February 7, 2014
We live in an era of quite good stand-up comedy, which has a number of guild customs that strive to keep any individual from getting too large of a share of the market the way that Bob Hope had in the mid-Century. Jay Leno's ambitiousness grated against this spirit of the age, so much of the resentment against him and his mass market comedy came from intense comedy fans. The finest comedians tend to be messed-up depressives, but, still, I have to be in awe of the bulletproof supermen like Leno and Hope who can just go on and on and on.
Personally, I liked Leno as a comedian (I saw him live among nine stand-ups at the Improv in 1981; not surprisingly, he was the best, and his story about his father coming to visit him from Boston is one of the most memorable I've ever heard), and I didn't hold it against him that he pitched his show's comedy at the 98 IQ mass audience and let Letterman aim at the 103 IQ audience.
But, the interviews ... Unlike stand-up comedy, we don't live in an era of good interviewing, so the fact that Leno was a terrible interviewer didn't generate that much criticism. But he was much worse than his predecessor Johnny Carson. The science fiction classic Lucifer's Hammer by Larry Niven and Jerry Pournelle about the approach and catastrophic impact of a comet includes a brilliant chapter written from Johnny Carson's point of view as he interviews the two astronomers who discovered the approaching comet. Niven and Pournelle go inside Carson's head as he figures out on the fly on live national TV how to guide the scientists into making their esoteric topic fascinating to the masses in TV land. Granted, astronomy was Carson's hobby so this comparison is a little unfair, plus nobody is interested in anything besides show biz celebrities these days, but Carson was also much better than Leno at interviewing movie stars.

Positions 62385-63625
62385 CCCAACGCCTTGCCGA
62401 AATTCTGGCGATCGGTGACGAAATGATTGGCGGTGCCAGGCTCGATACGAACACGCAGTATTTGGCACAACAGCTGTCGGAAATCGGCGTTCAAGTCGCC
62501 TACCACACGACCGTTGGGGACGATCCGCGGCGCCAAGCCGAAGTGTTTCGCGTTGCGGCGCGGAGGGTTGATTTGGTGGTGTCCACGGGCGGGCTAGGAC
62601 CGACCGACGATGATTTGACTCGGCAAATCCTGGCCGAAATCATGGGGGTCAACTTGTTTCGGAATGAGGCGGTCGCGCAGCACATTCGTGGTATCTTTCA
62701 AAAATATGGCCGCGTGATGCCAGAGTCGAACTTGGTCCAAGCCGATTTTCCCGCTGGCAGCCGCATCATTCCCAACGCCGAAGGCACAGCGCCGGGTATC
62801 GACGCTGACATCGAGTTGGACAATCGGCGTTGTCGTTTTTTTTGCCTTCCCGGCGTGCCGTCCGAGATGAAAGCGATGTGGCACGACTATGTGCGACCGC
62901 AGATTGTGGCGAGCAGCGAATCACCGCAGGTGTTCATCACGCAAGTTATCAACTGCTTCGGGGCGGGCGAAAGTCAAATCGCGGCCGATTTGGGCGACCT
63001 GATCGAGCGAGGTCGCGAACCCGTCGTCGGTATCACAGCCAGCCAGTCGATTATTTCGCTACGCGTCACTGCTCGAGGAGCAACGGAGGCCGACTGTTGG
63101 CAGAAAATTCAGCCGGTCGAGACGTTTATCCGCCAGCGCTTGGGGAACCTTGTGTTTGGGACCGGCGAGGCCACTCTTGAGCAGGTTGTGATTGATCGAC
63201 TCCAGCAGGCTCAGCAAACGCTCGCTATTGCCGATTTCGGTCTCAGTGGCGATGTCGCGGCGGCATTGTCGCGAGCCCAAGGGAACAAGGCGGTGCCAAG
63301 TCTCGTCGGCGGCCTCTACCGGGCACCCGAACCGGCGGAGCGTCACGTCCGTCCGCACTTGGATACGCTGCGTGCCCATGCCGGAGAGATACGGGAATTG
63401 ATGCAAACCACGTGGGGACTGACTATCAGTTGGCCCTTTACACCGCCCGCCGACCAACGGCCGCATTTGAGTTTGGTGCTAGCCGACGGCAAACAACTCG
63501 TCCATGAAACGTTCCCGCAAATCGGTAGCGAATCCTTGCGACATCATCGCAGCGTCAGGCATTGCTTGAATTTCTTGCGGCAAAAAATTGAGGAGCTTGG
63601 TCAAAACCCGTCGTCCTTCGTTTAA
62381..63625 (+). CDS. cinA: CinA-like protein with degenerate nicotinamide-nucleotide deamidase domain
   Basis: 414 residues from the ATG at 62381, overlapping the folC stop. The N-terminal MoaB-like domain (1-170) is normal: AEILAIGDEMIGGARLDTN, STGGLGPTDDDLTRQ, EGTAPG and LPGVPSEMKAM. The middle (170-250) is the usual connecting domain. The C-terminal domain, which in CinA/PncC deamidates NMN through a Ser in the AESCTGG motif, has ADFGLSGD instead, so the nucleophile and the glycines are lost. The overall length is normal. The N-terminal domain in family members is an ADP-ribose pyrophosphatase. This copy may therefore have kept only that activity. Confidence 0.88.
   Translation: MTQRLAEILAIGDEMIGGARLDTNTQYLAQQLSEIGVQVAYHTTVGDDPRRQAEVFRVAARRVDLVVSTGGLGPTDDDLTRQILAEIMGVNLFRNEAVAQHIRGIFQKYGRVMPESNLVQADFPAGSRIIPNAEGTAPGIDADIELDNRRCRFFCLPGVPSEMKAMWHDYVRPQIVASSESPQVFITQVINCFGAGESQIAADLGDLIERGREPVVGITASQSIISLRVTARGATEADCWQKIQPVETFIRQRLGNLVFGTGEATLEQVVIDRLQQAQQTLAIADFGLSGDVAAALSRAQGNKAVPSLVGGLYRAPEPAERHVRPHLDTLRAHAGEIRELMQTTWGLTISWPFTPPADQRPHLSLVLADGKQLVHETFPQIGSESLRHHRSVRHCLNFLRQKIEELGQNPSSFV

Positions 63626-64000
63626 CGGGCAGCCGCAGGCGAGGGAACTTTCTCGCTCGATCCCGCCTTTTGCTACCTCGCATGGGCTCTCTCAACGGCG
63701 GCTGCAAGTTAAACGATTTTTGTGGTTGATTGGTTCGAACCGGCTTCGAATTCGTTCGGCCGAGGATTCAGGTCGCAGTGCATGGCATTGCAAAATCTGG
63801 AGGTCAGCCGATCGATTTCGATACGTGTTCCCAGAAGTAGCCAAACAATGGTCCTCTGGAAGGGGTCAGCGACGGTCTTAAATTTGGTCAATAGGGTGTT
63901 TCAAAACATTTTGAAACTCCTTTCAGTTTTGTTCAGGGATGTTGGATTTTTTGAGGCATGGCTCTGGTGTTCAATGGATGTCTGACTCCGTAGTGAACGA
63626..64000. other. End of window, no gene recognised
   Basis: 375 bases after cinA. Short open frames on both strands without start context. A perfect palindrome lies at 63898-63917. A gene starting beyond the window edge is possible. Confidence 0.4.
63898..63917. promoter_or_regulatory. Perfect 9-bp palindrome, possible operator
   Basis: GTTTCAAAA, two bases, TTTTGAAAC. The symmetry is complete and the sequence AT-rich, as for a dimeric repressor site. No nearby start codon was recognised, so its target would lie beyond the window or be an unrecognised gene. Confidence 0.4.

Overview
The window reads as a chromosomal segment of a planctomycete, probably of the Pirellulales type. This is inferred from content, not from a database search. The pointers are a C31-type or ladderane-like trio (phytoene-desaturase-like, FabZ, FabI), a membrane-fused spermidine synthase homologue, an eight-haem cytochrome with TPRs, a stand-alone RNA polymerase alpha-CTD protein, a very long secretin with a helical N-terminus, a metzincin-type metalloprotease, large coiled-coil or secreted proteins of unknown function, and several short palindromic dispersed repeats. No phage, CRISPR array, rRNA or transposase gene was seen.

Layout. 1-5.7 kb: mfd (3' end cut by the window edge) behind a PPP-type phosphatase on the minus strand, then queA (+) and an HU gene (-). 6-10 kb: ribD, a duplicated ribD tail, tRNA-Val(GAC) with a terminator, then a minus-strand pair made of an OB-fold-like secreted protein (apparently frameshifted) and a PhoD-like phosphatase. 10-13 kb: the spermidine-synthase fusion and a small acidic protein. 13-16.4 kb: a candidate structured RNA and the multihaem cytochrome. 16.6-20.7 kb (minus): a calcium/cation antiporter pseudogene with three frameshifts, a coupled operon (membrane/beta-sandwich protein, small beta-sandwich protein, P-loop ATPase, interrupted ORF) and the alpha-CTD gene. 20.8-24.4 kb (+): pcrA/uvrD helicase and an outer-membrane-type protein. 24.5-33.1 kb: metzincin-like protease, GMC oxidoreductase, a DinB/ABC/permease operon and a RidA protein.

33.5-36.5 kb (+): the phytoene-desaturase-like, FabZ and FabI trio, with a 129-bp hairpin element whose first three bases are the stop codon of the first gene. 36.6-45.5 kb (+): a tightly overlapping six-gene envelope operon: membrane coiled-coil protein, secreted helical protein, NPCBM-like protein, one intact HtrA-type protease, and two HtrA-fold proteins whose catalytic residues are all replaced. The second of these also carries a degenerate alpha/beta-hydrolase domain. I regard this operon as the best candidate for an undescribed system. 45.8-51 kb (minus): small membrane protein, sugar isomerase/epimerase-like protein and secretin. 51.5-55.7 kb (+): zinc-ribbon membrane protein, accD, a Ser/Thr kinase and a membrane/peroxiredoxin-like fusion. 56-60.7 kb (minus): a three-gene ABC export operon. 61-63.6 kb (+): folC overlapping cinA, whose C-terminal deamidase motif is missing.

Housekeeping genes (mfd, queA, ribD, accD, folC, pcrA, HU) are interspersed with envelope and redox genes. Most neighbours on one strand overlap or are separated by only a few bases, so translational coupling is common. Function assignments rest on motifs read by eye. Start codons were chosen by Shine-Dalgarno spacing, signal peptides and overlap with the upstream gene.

By Steve Sailer on 2/07/2014